Right next door on Pansea Beach is The Surin – formerly the Chedi – recently given a design overhaul by its original architect, Ed Tuttle (who, coincidentally, also designed the Amanpuri), which eschews much of the familiar “Thai style”. The 103 neat little cottages – their bathrooms significantly bigger than the bedrooms – are decorated in white and a silvery grey, with, refreshingly, no bare wood in evidence. That’s saved for the public areas, housed in a multi-storey open-to-the-elements sala built onto a cliff face, which houses a spectacular amber-coloured library (containing some less than spectacular books) and two restaurants, and which leads down to the impressive pool, a big, black-tiled hexagon flush to the beach.
“crabstick” is not an acceptable sushi ingredient
One of these restaurants, like many places on Phuket (and even, so I was told, a pizzeria on tiny Yao Noi island), serves Italian food: after a hot day – and by now the temperatures were creeping up to the 40 degree mark – there is little I would less like to eat than a heavy pasta dish, and so I stuck to Thai food again (except for one lamentable lunchtime sushi plate which proved the one weak link in The Surin’s otherwise excellent food: “crabstick” is not an acceptable sushi ingredient). The main restaurant serves an extensive selection of Thai food, and that Italian cuisine again, while a beach bar open all day (and situated, helpfully, right beside my room) offers putatively lighter dishes including, in the evening, an octopus dish which proved to be literally an entire, small but by no means miniscule octopus, grilled to charcoal-tinged tenderness, and utterly wonderful.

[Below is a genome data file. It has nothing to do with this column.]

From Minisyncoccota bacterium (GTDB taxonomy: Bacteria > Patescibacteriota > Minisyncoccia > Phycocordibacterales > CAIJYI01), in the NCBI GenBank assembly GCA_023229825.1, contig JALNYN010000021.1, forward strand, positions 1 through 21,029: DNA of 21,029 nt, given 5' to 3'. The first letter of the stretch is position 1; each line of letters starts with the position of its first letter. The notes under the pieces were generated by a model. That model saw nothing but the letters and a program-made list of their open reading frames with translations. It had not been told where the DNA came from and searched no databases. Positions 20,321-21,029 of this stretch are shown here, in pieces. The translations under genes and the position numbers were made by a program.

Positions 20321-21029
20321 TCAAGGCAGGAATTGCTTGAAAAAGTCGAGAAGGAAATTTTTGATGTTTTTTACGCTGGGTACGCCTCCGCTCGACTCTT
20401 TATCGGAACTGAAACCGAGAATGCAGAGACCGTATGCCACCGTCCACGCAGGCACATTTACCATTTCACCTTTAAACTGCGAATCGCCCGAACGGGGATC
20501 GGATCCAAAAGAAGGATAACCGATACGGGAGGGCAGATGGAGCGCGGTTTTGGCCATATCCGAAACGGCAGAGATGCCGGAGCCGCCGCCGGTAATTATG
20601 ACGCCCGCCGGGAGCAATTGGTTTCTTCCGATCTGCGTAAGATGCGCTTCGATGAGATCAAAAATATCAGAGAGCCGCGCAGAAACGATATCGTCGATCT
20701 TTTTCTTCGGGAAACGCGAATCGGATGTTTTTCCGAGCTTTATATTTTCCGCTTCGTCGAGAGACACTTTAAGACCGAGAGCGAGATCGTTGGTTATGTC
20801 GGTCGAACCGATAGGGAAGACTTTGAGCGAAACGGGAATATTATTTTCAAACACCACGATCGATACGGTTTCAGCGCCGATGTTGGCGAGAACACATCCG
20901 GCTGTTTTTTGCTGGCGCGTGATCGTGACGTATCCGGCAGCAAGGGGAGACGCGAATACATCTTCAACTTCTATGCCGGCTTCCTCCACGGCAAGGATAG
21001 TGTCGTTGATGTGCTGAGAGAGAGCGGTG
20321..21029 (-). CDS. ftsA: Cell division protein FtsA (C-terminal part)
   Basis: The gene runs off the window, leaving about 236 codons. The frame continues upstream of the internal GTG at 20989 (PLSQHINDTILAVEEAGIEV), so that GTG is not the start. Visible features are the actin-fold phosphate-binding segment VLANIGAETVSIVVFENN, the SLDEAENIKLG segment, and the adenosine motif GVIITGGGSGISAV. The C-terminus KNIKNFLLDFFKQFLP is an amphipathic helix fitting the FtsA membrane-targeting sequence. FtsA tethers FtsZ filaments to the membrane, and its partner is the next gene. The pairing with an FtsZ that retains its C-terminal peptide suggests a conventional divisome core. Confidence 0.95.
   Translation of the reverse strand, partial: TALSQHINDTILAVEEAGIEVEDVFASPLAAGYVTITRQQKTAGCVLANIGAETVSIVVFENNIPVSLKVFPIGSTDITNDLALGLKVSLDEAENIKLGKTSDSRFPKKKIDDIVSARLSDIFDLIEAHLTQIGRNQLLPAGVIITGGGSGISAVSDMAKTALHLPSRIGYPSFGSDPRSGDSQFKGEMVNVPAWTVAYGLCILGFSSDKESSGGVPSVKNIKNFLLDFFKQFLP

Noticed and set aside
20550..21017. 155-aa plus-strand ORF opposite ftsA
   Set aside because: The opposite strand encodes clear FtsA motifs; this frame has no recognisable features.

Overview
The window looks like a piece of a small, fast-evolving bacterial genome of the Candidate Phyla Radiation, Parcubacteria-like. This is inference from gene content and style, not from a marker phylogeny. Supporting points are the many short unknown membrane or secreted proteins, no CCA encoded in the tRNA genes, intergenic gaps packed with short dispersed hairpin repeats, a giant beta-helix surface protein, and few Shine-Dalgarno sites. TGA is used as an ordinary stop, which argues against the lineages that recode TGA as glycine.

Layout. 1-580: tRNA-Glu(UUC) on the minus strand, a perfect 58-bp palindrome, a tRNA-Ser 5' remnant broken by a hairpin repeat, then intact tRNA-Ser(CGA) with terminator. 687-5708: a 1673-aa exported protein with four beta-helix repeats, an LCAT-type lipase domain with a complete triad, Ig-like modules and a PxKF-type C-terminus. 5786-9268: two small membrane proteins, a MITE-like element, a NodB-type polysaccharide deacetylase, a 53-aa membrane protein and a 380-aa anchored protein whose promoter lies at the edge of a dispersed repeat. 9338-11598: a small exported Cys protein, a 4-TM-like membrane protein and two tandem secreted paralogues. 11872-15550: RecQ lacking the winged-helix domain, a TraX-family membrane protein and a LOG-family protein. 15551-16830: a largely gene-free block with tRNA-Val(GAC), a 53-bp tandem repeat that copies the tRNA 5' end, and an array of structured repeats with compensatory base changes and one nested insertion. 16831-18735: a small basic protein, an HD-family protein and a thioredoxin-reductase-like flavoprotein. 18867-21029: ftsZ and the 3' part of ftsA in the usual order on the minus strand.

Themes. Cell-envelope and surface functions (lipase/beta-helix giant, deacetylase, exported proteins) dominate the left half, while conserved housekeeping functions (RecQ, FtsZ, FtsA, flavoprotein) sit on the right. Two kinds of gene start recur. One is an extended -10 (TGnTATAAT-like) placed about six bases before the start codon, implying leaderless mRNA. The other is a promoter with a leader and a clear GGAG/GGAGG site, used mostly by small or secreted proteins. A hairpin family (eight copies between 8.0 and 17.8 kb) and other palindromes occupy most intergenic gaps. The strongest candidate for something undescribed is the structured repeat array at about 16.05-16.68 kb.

The Surin is navigated via a network of not always interlinked footpaths and staircases, entirely sans signposting – I certainly worked up an appetite as I sought the right path from my beachfront villa, the farthest from the restaurant complex, to dinner, up and down stairways, encountering frequent dead ends. More often than not I simply gave up and walked along the long white-sand stretch of Pansea Beach. While golf carts zip freely around the more extensive grounds of The Banyan Tree and Six Senses, that’s not an option here, and it’s hard to see how anyone with even minor mobility problems would cope with The Surin.
In a pleasing detail, beach drinks are provided not by The Surin itself, but by a local family business. Not only do you pay local, rather than “hotel” prices, it’s a goodwill gesture that shows real thought has gone into giving something back to Phuket. The disparity between an extravagant luxury resort and the area where it’s situated can be a source of considerable guilt for the traveller; The Surin’s gesture may be a bit of a sop, but it means a lot.
Singapore Airlines fly four times daily from London Heathrow and daily from Manchester to Phuket via Singapore. singaporeair.com